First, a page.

After the broadcast, armed police agents began to intimidate the journalists, according to local press reports. Richard Wiedmaier, General Director of Radio Métropole, told CPJ that for several days the correspondents could not do their jobs. Police Superintendent Josaphat Civil accused them of damaging the police's reputation. "The journalists received death threats, and some of them were visited by police officers at their homes," said Marvel Dandin, news director of Radio Kiskeya.

SEPTEMBER 30, 2003
Posted: January 29, 2004

Jean Louis Kenson, Signal FM
Calas Alex, Radio Lakansyèl
Joel Deriphonse, Kadans FM
Joseph Desrameaux, Radio Phare

Kenson, Alex, Deriphonse, and Desrameaux-journalists from four privately owned radio stations in the capital, Port-au-Prince-were injured when supporters of President Jean-Bertrand Aristide threw rocks at them, disrupting a meeting of 184 civil society groups that were gathered to discuss social problems in Haiti.

About 300 people, representing labor, business, and human rights groups, had scheduled a meeting in Cité Soleil, a neighborhood that is an Aristide stronghold, to discuss the deteriorating political and economic situation in Haiti, according to local press reports.

The civil society groups started a motorcade from the airport. While entering Cité Soleil, they encountered more than 1,000 Aristide partisans who tried to block the caravan and threw rocks at the passing vehicles.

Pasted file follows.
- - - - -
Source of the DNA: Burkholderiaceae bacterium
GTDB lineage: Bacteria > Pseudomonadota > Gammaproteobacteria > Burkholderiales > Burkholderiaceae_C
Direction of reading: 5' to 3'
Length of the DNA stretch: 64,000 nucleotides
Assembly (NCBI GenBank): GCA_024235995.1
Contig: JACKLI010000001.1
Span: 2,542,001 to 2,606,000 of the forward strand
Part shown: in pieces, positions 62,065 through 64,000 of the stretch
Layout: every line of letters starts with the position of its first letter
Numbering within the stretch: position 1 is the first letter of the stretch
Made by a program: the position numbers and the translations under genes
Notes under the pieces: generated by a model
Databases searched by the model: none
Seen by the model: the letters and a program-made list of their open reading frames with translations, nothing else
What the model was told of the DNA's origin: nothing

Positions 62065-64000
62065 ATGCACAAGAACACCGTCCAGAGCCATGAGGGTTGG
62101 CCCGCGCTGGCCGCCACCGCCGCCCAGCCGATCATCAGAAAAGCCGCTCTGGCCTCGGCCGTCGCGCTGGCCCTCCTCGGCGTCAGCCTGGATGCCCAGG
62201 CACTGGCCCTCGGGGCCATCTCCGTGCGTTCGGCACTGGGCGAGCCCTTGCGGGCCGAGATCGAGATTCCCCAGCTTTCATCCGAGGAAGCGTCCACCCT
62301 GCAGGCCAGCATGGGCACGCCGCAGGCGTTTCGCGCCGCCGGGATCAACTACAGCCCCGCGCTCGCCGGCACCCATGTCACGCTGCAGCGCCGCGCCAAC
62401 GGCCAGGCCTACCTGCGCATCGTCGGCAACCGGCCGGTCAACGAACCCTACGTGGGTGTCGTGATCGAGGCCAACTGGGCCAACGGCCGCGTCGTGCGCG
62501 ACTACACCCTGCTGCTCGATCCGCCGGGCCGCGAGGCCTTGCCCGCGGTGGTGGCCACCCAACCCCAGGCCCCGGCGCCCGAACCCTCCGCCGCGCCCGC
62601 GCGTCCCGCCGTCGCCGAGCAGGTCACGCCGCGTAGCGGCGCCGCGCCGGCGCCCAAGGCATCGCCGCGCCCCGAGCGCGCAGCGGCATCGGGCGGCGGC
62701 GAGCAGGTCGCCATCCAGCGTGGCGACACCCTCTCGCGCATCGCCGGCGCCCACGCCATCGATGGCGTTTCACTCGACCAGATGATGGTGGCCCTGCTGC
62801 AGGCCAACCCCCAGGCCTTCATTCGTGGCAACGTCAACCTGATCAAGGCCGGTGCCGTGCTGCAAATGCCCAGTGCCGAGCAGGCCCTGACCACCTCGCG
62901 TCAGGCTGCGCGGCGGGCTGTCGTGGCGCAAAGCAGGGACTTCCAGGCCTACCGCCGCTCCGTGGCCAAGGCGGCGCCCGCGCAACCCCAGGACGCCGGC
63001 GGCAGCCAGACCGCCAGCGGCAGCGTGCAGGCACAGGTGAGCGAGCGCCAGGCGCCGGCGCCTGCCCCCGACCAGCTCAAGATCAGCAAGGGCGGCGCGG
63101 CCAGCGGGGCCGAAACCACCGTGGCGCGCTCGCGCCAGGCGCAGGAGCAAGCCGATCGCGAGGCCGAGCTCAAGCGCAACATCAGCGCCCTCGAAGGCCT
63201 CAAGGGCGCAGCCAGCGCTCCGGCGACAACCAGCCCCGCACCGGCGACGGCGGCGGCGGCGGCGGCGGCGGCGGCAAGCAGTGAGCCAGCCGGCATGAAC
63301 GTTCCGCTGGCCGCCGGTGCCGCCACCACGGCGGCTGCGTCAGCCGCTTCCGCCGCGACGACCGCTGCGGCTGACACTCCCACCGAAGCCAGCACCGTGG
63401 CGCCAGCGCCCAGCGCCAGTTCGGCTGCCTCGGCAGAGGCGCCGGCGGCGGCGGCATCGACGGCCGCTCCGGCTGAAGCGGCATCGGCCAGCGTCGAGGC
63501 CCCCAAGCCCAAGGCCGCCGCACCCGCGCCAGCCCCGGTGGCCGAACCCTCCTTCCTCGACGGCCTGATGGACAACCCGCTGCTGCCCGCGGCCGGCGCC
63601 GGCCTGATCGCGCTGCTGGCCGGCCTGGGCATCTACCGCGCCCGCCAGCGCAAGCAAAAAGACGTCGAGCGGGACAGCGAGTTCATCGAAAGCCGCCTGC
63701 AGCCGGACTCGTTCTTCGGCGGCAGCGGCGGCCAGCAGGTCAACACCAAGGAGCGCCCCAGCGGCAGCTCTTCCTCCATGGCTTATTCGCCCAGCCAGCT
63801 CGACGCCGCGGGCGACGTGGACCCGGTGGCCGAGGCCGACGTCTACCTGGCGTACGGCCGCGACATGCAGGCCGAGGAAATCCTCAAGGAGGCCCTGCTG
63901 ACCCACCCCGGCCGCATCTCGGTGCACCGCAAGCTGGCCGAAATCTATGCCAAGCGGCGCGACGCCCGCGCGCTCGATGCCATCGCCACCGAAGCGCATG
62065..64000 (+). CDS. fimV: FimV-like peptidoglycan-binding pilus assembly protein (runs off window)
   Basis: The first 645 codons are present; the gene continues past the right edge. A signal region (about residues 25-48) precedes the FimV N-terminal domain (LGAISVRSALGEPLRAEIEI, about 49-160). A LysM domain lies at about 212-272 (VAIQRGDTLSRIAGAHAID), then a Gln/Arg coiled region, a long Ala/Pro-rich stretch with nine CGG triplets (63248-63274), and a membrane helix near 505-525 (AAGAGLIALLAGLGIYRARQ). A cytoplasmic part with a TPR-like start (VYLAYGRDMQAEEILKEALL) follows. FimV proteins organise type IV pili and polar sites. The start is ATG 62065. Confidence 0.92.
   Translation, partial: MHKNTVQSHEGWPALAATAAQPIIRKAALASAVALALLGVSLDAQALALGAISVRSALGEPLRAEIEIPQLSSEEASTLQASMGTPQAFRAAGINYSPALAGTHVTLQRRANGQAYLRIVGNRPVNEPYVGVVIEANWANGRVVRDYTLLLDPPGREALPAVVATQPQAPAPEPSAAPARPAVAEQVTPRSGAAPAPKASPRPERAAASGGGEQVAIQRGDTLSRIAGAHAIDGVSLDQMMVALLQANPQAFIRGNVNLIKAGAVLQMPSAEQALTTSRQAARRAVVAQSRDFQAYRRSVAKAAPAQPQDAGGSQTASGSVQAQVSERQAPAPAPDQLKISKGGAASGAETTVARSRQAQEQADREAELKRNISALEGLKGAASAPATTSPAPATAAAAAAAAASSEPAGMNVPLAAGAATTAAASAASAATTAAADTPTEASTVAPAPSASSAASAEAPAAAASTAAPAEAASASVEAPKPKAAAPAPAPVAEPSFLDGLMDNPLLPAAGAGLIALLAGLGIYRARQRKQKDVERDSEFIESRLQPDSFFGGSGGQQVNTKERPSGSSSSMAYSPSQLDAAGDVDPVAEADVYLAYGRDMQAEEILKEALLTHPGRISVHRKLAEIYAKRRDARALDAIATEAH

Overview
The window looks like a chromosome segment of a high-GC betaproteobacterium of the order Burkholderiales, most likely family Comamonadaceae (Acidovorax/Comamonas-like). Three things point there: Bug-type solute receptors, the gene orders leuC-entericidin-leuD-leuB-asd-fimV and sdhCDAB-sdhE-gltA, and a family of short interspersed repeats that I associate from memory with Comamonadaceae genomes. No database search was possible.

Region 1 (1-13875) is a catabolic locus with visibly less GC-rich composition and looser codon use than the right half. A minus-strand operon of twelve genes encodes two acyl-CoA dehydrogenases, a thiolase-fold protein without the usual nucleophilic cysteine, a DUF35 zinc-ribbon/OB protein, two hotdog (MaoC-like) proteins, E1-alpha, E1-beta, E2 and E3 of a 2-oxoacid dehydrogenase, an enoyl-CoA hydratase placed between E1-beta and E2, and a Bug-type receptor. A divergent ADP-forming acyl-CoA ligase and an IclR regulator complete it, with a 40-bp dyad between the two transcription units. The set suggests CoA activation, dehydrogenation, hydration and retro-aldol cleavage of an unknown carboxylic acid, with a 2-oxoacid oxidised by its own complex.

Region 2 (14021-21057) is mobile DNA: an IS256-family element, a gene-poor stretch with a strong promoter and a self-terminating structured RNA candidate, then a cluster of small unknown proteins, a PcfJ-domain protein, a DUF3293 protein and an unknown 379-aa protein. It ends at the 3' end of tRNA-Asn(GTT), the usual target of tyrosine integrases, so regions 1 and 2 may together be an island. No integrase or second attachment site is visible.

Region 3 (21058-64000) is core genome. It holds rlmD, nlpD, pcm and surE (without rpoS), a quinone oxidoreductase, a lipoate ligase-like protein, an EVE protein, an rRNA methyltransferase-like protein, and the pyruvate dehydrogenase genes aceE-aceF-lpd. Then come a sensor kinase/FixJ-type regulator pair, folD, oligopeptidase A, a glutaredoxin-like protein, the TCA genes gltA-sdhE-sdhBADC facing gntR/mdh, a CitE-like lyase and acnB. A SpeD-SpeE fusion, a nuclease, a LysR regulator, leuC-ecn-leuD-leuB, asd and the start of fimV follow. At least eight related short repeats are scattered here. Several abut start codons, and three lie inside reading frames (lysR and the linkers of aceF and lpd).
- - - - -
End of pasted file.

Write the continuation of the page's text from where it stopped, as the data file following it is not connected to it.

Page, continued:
As a result of the attack, two of the journalists were hospitalized. Desrameaux suffered head injuries, and Alex had two broken ribs. Both were released after being treated for their wounds, according to Guyler Delva, secretary-general of the Association of Haitian Journalists.

OCTOBER 28, 2003
Posted: October 31, 2003

Radio Caraïbes

At around 8:30 p.m. on October 28, unidentified assailants opened fire on the offices of independent station Radio Caraïbes, located in Port-au-Prince, Haiti's capital, damaging the front of the building and a car belonging to a reporter. No one was injured.

Caraïbes protested the attack by suspending newscasts on Wednesday. It plans to resume broadcast on Monday, November 3.

Local press reports cited witnesses who said the gunmen were driving a vehicle with official license plates. Mario Dupuy, Haiti's secretary of state for communications, said that the vehicle used in the incident belonged to the state and could have been stolen.

NOVEMBER 12, 2003
Posted: November 19

Radio Pyramide

Antigovernment activists attacked and set fire to the privately owned, pro-government station Radio Pyramide, in the west-coast town of St. Marc. Although no one was seriously injured, the station was forced off the air and its owner, Fritson Orius, fled to Haiti's capital, Port-au-Prince, in fear of his life.

The incident occurred hours after Haiti's Telecommunications Council (CONATEL) closed the opposition radio station Tête-à-Tête for allegedly functioning without the proper legal authorization.

The Haitian government claims that the station was not closed for political reasons, but the move angered opposition activists. Armed members of a pro-opposition popular organization called Ramicos burst into Pyramide's offices and smashed its equipment, according to CPJ sources. After the staff ran from the building, the angry mob set fire to the station.